If you don’t know who the best shortstop of all time is please say 50 “Honus Wagner’s” and 10 “our fathers.” As for second place, ESPN’s David Schoenfield thinks it’s between the Cap’n and Cal, and sides with Jeter. At least eventually:
Look, Jeter still has some work to do to catch Ripken. He needs to
maintain his offensive production into his late 30s, no sure thing. But
as of now, I’ll take Jeter with the bat, Jeter on the bases, Jeter with
the consistency and Jeter on the top step of the dugout. Ripken rates a
big edge with the leather. But if Jeter stays healthy, it’s a worthy
debate: Jeter or Ripken?
Not a lot of Arky Vaughn love, but that’s based on length of career, not quality, so I suppose I understand. Part of me still wishes that A-Rod had stuck at short — where he was a superior defender — and rendered this question moot.
Ultimately it’s hard to argue with Schoenfield’s conclusion that, if Jeter remains productive for the next few years, he’ll pass Ripken. But if he were hit by a bus tomorrow I think you gotta go with Cal.
Why is this man smiling? Man, I wouldn’t be smiling if I read what I just read.
This is the week when ESPN’s Keith Law releases his prospect and farm system rankings. He kicks off his content this week with a top-to-bottom ranking of all 30 farm systems. As a rule he limits his analysis to players who are currently in the minors and who have not yet exhausted their rookie of the year eligibility.
For the second straight year, Law ranks the Braves as the best system in baseball. Number two — making a big leap from last year’s number 13 ranking – is the New York Yankees. Dead last: the Arizona Diamondbacks, which Law says “Dave Stewart ritually disemboweled” over the past two years. That’s gotta hurt.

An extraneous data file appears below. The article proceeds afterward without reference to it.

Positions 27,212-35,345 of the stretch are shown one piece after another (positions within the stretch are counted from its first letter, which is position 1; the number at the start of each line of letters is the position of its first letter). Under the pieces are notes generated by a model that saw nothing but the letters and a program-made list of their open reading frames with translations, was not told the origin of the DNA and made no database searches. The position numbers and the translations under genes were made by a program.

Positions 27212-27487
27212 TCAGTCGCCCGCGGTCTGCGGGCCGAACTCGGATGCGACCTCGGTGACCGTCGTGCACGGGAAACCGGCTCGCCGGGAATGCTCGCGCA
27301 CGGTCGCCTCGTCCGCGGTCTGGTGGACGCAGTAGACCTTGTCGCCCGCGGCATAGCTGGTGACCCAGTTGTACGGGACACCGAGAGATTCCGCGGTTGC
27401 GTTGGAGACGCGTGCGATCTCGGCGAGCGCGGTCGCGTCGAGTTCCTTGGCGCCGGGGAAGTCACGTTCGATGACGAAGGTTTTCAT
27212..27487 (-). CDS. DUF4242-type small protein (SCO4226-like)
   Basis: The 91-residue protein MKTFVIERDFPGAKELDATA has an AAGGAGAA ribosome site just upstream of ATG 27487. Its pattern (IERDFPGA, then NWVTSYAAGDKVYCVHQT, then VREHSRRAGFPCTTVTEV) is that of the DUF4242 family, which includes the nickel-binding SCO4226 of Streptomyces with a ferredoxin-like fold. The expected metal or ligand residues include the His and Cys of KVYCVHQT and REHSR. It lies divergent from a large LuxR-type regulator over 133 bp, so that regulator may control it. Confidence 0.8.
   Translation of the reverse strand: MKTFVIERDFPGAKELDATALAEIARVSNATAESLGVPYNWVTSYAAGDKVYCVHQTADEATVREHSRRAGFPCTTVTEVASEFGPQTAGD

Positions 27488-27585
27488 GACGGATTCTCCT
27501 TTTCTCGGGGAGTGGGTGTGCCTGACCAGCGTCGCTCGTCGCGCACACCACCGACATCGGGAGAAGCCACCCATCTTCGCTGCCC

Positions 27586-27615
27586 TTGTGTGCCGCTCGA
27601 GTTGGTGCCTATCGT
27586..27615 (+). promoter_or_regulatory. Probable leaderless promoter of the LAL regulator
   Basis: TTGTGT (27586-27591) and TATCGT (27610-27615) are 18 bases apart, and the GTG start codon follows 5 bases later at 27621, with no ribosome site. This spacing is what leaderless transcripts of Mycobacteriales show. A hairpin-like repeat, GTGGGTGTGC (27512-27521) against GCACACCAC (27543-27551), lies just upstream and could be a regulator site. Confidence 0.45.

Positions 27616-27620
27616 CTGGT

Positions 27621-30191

If you want to know the reasons and the rankings of everyone in between you’ll have to get an ESPN Insider subscription. Sorry, I know everyone hates to pay for content on the Internet, but Keith and others who do this kind of work put a lot of damn work into it and this is what pays their bills. I typically don’t like to pay for content myself, but I do pay for an ESPN Insider subscription. It’s worth it for Law’s work alone.
The Toronto Blue Jays, like a lot of teams, will wear an alternate jersey next year. It’ll be for Sunday home games. They call it their “Canadiana,” uniforms. Which, hey, let’s hear it for national pride.
(question to Canada: my grandmother and my three of my four maternal great-grandparents were Canadian. Does that give me any rights to emigrate? You know, just in case? No reason for asking that today. Just curious!).
Anyway, these are the uniforms:
More like RED Jays, am I right?
OK, I am not going to leave this country. I’m going to stay here and fight for what’s right: a Major League Baseball-wide ban on all red alternate jerseys for anyone except the Cincinnati Reds, who make theirs work somehow. All of the rest of them look terrible.
Oh, Canada indeed.